New Study on Thermal Insulation released by Interconnection
The long-term stagnation in Europes insulation market continues. In 2015, the industry for insulation materials in Europe suffered a decline of 2.2% in quantity and 0.2% in value. A stronger recovery for the industry is not expected sooner than 2017. According to a study by Interconnection Consulting, the current weak demand is mainly due to the sluggish construction market.
The West is suffering from a construction crisis
In Western Europe, the number of completed houses dropped by 470.000 since 2010 and now amounts to 947.646. In the renovation segment revenues have also been continuously falling since 2010 (2015 : -0.8% ). Only the non-residential sector was able to increase its sales volume by 3.1% in value last year. The consequence: in Western Europe, last year the sales of insulation fell by 0.3%. It is mainly thanks to the UK that the decline was not larger. In 2015, the construction boom there increased sales of insulation materials by 4.5%, while thanks to the strong pound, revenues calculated in Euros rose by 16.5%, which generally helped Western Europe achieve a growth of 4.6% in value. In 2015, the DACH region had to accept stagnating sales as well as a drop in turnover (-1.7%) in the insulation market. Above all, the decline in renovations (-5.4%) is costing the industry serious losses. Interconnection justifies the “reorganization fatigue’ of households with the pessimistic economic sentiment and the associated increasing fear of job loss in many families. In Scandinavia, the decline in completions of residential buildings in Denmark, Norway and Finland resulted in a drop in sales of 2%.
Market collapse in Russia – Eastern European countries experience slight increase
The insulation market in Russia registered a decrease of 13.2% last year. The deteriorating economic situation of the country leads to fewer investments and thus fewer new buildings. Overall, the insulation market in the economic region ‘Russia -Turkey’ fell by 7.7% in quantity and 5.7% in value in the past year. Eastern Europe was the only region which noted an increase in sales (1.2%) and turnover (0.8%). The reason for this was a slight increase in the completion of buildings. Throughout Europe the greatest demand for insulation materials lies in the residential sector. Last year, residential construction held a share of 61.4% in the insulation market. In contrast, non-residential construction is steadily losing ground. Since 2012, the turnover has decreased in this field by almost two percent.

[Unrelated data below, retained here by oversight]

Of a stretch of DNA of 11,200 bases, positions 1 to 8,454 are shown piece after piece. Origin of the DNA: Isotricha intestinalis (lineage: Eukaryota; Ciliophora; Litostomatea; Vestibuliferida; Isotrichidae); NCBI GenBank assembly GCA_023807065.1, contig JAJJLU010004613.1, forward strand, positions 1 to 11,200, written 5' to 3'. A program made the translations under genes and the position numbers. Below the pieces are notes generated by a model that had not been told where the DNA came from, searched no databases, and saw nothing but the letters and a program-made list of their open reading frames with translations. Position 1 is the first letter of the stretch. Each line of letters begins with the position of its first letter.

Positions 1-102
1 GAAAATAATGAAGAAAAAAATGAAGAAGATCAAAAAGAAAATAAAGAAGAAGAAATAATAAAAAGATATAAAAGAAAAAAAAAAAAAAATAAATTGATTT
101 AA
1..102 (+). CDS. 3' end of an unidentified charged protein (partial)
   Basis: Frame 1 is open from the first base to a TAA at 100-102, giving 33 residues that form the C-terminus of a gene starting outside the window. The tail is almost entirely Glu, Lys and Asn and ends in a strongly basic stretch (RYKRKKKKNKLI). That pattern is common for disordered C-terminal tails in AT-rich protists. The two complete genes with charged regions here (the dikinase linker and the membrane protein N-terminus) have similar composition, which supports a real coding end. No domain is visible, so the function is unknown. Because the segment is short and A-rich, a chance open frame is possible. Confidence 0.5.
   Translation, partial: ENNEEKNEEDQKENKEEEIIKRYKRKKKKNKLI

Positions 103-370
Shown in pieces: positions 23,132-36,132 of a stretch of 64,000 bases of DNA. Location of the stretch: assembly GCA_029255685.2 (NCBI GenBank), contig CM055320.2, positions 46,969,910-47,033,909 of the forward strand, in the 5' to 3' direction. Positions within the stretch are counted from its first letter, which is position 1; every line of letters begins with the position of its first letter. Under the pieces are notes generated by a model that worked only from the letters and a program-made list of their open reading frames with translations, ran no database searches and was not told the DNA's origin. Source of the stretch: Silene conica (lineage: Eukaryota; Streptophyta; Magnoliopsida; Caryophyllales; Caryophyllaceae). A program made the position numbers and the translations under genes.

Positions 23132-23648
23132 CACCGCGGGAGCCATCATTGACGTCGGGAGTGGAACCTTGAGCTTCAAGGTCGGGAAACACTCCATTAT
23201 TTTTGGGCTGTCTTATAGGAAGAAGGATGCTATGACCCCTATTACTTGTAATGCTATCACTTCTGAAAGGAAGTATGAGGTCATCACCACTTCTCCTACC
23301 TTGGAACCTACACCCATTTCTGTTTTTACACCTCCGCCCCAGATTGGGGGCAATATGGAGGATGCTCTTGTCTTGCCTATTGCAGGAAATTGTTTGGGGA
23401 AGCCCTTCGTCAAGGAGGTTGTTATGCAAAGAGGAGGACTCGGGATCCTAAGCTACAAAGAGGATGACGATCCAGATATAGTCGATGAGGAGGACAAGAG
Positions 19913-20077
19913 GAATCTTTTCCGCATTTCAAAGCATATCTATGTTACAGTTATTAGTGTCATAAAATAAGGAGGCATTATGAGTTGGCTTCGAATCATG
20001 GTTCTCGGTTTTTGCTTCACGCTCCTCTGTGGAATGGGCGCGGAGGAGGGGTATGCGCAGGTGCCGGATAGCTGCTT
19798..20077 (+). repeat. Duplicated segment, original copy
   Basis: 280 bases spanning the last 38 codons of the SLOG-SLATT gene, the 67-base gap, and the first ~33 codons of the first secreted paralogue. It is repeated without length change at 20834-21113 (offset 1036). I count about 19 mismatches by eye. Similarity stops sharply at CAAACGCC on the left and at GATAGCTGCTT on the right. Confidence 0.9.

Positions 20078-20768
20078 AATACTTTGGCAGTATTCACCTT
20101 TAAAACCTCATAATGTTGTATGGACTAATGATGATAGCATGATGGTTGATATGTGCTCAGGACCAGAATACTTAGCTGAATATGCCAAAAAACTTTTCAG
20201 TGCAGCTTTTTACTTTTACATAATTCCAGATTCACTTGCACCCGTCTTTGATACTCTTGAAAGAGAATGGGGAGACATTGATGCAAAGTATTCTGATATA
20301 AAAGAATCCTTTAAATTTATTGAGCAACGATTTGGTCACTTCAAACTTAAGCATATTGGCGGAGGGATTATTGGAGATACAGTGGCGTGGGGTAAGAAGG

Redeployment of insulating materials is underway
The demand for polystyrene particle foam (EPS), commonly known under the name Styrofoam and XPS (extruded polystyrene) is gradually decreasing in the building insulation sector. In 2015, the total market share of EPS and XPS constituted 38.7% in quantity. Instead of these materials, mineral wools such as stone wool or glass wool are being increasingly used. Thus, the market share of stone wool increased to 25.5% in 2015, which was 0.4% higher than in 2012. The fact that the increase failed to be even higher is due to a decline in the previous year. By 2018, however, annual growth rates of 1.5% are expected as far as stone wool is concerned. Probably the most important reason mineral wool is used instead of EPS is fire safety, because mineral wool is non-combustible. “Alternative materials for conventional insulation will play an increasingly important role in the upcoming years,” says Laszlo Barla. Thus, wood is already being increasingly used as an insulating material (market share: 5.1%). Other products (e.g: straw, sheep’s wool) are more expensive and need the necessary know-how during the installation process, but, according to Interconnection’s forecasts, these products show growth potential despite a stagnation in the last year.
The study by Interconnection divides the 24 studied countries into five regions: the DACH region (Germany, Switzerland, Austria), Western Europe (Italy, France, Spain, UK, the Netherlands, Belgium), Scandinavia (Denmark, Norway, Sweden, Finland), Eastern Europe (Poland, the Czech Republic, Bosnia and Herzegovina, Bulgaria, Croatia, Romania, Serbia, Slovakia, Hungary) and Russia-Turkey.